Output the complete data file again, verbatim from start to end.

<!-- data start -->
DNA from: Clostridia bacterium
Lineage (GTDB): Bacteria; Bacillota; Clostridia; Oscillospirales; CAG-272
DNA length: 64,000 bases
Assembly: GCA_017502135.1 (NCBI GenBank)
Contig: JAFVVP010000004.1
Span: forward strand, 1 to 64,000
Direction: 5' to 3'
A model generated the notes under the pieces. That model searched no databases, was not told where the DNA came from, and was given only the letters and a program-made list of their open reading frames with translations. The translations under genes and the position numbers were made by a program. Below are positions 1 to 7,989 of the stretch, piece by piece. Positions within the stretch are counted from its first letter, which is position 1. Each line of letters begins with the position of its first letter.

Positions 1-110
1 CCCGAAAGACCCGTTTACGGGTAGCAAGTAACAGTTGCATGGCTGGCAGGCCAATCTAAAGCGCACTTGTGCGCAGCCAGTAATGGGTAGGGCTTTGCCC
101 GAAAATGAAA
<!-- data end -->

DNA from: Clostridia bacterium
Lineage (GTDB): Bacteria; Bacillota; Clostridia; Oscillospirales; CAG-272
DNA length: 64,000 bases
Assembly: GCA_017502135.1 (NCBI GenBank)
Contig: JAFVVP010000004.1
Span: forward strand, 1 to 64,000
Direction: 5' to 3'
A model generated the notes under the pieces. That model searched no databases, was not told where the DNA came from, and was given only the letters and a program-made list of their open reading frames with translations. The translations under genes and the position numbers were made by a program. Below are positions 1 to 7,989 of the stretch, piece by piece. Positions within the stretch are counted from its first letter, which is position 1. Each line of letters begins with the position of its first letter.

Positions 1-110
1 CCCGAAAGACCCGTTTACGGGTAGCAAGTAACAGTTGCATGGCTGGCAGGCCAATCTAAAGCGCACTTGTGCGCAGCCAGTAATGGGTAGGGCTTTGCCC
101 GAAAATGAAA